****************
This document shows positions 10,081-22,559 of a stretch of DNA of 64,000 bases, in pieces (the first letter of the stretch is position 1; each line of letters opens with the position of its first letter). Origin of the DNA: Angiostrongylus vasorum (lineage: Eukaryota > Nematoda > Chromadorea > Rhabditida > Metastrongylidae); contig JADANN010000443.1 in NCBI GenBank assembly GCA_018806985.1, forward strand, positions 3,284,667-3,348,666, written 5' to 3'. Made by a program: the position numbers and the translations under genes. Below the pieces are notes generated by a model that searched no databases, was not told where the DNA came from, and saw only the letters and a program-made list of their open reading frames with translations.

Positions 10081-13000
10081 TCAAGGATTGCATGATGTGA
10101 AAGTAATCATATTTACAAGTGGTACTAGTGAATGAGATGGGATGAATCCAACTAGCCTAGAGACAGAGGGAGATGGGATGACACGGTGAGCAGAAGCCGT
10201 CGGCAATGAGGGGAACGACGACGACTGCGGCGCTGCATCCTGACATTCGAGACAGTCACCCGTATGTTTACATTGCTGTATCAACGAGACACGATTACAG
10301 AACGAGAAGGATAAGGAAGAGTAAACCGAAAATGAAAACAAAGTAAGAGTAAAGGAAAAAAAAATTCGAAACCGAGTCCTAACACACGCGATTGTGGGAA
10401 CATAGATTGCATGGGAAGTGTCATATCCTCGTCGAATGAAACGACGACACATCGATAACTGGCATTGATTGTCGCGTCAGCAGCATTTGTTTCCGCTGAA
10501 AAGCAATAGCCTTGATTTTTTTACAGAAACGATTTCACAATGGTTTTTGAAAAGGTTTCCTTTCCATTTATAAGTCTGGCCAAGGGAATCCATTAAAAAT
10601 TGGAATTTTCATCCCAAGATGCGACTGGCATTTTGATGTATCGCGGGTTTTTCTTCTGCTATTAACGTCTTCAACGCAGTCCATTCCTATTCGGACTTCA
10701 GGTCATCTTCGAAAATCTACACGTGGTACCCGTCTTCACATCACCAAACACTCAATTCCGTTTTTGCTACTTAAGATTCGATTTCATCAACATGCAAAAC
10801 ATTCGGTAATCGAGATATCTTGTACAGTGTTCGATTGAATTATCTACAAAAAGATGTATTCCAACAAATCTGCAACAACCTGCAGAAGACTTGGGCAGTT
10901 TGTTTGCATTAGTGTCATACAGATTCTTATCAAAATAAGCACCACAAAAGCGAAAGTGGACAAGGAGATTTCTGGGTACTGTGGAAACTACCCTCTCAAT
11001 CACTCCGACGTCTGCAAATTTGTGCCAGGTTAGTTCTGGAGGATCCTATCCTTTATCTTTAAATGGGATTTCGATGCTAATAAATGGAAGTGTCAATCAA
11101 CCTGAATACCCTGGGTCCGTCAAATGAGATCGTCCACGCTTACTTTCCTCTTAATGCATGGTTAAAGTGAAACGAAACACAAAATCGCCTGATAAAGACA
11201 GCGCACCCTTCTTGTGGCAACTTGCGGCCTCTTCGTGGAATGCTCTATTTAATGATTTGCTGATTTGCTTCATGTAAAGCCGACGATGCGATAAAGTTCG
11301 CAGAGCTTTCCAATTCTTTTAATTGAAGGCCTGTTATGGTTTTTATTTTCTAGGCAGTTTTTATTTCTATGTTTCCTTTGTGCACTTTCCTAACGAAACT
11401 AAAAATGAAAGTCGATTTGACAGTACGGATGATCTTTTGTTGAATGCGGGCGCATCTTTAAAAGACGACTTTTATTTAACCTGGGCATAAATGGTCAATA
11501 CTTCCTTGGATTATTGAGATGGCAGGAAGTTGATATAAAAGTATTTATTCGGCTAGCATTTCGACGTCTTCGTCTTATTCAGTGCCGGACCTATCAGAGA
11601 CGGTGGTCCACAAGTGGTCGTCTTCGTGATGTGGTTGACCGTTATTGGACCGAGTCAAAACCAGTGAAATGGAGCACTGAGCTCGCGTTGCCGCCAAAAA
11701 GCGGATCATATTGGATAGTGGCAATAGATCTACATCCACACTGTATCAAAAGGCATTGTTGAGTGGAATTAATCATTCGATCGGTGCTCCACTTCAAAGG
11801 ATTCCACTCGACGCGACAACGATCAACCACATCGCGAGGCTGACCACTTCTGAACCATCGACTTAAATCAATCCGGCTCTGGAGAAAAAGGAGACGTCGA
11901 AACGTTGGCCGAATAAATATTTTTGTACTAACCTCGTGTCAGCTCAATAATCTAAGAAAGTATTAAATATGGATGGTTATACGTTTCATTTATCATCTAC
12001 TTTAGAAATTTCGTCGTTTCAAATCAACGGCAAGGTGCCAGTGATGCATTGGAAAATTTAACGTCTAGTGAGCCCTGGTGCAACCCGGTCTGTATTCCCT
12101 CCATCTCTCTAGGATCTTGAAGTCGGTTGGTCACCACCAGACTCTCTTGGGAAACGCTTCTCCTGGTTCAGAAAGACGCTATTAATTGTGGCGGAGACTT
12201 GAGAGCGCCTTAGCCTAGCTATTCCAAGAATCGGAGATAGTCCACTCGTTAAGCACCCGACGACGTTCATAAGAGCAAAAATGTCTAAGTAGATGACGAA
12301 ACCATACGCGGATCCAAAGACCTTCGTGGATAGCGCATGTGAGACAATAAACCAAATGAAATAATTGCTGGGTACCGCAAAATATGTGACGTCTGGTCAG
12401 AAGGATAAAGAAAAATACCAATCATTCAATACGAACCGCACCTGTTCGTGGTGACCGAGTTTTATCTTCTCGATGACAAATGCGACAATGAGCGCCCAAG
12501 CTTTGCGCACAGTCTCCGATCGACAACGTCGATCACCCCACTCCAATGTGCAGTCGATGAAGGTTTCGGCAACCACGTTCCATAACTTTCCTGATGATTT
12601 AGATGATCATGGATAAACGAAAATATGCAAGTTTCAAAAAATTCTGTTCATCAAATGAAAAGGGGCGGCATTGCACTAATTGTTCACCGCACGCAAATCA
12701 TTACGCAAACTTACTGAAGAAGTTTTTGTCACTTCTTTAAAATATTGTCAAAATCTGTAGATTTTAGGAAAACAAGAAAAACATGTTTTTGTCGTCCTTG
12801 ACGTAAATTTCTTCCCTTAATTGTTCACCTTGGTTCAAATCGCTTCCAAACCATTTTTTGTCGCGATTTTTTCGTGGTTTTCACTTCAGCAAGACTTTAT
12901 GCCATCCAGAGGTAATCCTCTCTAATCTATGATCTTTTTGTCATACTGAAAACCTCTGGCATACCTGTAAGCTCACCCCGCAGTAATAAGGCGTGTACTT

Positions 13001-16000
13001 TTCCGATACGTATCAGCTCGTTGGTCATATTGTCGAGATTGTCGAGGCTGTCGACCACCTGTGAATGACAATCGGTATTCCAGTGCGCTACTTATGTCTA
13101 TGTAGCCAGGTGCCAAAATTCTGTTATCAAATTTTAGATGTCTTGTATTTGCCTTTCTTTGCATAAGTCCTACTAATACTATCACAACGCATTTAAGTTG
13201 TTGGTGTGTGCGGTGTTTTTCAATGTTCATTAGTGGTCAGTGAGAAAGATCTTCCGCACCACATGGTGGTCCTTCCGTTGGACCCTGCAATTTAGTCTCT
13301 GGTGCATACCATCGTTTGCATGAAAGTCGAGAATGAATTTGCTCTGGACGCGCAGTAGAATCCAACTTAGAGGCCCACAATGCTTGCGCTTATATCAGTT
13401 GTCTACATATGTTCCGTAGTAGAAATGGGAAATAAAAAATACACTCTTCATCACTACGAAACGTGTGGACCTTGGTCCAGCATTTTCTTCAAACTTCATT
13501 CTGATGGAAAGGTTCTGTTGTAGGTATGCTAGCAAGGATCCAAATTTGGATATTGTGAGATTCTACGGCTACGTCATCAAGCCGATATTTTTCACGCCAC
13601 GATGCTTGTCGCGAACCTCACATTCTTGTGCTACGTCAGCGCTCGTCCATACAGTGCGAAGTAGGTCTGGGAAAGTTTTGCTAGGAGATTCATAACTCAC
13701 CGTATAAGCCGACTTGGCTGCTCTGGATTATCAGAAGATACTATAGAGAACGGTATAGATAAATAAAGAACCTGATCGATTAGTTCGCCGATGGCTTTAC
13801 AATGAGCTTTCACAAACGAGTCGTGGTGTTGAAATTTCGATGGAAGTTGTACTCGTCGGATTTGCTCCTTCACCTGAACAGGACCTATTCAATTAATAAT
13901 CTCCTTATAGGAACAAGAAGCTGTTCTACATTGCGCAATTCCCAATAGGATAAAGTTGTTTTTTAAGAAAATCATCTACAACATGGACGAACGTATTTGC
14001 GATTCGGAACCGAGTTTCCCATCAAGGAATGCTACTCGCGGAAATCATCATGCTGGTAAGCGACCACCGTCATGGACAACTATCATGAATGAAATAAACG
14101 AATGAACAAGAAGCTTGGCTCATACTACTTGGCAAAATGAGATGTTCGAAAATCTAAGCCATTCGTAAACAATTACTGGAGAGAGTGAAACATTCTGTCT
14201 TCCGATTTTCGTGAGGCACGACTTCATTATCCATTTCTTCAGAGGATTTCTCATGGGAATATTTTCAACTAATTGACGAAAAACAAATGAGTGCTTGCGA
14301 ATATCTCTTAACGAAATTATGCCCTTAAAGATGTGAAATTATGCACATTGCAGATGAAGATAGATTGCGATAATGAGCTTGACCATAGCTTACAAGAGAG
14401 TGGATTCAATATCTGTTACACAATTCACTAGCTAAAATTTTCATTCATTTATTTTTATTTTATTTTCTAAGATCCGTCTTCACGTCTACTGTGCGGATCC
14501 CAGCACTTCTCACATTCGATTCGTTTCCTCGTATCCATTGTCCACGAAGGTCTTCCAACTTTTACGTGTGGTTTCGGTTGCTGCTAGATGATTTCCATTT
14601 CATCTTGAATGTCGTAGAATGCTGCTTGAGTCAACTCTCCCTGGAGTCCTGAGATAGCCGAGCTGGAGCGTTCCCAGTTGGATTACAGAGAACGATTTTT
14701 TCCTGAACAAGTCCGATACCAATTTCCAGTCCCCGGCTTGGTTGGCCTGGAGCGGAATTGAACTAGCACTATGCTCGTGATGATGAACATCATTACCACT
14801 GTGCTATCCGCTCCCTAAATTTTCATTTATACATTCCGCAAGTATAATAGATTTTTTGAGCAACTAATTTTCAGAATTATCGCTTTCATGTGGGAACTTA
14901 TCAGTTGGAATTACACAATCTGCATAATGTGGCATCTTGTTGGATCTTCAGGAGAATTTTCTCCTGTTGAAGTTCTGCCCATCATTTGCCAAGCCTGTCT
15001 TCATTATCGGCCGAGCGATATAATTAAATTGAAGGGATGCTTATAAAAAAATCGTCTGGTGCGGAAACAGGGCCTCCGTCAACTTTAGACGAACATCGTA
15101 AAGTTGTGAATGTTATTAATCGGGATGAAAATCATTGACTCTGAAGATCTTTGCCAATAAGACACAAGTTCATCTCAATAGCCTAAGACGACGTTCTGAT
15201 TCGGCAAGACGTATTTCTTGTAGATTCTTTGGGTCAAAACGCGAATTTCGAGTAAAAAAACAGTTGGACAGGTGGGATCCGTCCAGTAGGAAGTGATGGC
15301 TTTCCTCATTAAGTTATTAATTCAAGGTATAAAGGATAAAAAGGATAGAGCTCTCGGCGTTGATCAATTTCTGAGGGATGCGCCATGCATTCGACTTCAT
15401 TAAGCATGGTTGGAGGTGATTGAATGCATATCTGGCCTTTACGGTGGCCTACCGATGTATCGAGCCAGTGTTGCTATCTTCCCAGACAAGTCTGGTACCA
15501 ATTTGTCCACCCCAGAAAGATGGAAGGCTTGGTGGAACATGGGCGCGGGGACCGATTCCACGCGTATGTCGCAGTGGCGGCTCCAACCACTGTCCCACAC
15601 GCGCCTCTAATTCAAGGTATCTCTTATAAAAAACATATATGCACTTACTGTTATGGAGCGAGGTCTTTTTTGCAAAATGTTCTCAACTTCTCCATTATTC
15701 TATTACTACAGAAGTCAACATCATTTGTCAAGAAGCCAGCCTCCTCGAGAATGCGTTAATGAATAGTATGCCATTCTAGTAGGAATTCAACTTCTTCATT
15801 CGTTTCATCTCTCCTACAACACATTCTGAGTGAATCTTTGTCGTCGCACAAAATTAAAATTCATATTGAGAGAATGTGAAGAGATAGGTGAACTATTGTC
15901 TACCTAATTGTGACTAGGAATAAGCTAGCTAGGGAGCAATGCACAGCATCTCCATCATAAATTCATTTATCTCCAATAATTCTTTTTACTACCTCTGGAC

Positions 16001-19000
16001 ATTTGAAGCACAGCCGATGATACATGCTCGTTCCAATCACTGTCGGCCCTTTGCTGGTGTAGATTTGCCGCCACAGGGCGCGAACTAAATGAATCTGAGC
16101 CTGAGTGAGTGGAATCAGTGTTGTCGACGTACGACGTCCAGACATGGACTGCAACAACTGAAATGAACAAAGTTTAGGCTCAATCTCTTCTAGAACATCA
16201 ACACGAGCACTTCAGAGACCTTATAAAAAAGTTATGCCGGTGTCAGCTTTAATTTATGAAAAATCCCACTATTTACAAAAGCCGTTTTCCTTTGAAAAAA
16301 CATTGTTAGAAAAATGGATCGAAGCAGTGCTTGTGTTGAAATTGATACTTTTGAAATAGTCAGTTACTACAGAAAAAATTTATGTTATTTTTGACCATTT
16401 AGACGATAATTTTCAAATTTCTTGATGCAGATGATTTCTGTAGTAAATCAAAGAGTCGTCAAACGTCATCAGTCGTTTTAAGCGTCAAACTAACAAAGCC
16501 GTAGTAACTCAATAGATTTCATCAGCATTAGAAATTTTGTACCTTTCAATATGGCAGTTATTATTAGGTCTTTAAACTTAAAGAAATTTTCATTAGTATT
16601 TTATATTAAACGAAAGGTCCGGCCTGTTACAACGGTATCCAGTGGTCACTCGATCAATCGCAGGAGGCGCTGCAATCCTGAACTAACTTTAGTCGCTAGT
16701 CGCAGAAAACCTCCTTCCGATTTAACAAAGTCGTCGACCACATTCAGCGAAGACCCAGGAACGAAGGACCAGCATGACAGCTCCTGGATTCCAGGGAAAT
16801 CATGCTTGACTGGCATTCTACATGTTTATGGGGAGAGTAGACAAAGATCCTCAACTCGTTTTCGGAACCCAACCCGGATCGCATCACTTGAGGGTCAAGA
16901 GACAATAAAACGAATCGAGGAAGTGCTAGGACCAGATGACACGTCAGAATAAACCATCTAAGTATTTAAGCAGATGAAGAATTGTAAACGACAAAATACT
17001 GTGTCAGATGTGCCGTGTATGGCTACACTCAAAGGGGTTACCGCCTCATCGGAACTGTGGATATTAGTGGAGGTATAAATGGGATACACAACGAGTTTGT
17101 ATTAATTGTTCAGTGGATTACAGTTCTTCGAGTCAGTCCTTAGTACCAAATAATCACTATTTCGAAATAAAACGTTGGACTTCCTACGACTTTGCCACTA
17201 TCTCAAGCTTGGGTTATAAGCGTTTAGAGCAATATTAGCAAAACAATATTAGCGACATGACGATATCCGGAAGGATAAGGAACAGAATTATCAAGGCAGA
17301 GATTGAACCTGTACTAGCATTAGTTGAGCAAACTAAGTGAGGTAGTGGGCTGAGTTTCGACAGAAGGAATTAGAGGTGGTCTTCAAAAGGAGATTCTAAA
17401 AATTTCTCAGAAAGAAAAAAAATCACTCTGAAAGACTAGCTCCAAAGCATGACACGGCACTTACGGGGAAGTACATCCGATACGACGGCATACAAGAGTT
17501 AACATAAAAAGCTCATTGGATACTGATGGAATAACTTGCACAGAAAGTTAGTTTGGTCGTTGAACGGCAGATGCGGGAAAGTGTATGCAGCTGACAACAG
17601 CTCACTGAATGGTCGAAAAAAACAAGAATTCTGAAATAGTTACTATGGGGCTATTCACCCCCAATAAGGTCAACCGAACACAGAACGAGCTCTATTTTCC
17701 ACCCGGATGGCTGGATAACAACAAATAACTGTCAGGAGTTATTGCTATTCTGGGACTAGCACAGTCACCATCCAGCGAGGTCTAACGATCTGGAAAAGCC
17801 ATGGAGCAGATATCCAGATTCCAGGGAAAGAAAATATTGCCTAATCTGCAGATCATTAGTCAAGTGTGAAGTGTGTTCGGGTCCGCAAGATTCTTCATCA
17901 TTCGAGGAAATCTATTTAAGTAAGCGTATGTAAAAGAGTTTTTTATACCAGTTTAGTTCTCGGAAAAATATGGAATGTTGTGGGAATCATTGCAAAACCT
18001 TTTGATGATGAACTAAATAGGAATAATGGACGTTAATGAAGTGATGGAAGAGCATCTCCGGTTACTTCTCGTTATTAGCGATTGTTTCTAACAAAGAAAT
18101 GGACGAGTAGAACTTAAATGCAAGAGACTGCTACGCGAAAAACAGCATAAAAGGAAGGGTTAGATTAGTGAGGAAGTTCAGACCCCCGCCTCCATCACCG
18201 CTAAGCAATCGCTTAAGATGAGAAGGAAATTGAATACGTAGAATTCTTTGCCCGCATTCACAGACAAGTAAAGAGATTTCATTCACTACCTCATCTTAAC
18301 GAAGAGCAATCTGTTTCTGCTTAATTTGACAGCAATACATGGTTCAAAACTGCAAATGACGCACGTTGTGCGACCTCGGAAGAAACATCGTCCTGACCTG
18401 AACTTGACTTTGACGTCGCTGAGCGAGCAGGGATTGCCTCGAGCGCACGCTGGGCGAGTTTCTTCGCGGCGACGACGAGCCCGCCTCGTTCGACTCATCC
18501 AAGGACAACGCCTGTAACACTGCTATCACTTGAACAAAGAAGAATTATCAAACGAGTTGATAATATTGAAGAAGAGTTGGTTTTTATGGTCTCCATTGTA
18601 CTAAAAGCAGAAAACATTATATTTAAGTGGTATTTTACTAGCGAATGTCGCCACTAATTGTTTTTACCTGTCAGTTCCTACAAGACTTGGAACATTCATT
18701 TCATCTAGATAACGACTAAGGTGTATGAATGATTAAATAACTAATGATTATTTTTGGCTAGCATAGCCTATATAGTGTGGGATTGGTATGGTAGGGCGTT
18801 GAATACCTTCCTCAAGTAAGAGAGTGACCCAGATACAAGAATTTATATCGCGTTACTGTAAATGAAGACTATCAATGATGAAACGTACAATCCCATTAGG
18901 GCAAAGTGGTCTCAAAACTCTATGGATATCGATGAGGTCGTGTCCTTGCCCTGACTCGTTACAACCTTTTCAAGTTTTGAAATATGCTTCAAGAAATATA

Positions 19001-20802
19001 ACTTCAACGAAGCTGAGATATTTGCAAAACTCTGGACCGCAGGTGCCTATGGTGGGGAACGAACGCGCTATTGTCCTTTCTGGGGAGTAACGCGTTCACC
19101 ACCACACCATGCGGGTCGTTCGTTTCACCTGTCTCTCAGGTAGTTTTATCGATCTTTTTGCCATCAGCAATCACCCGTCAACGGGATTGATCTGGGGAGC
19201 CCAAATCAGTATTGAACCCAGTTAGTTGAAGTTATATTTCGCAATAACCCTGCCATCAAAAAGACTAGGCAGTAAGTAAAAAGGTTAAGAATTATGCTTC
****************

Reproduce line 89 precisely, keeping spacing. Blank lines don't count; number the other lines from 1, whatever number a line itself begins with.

18401 AACTTGACTTTGACGTCGCTGAGCGAGCAGGGATTGCCTCGAGCGCACGCTGGGCGAGTTTCTTCGCGGCGACGACGAGCCCGCCTCGTTCGACTCATCC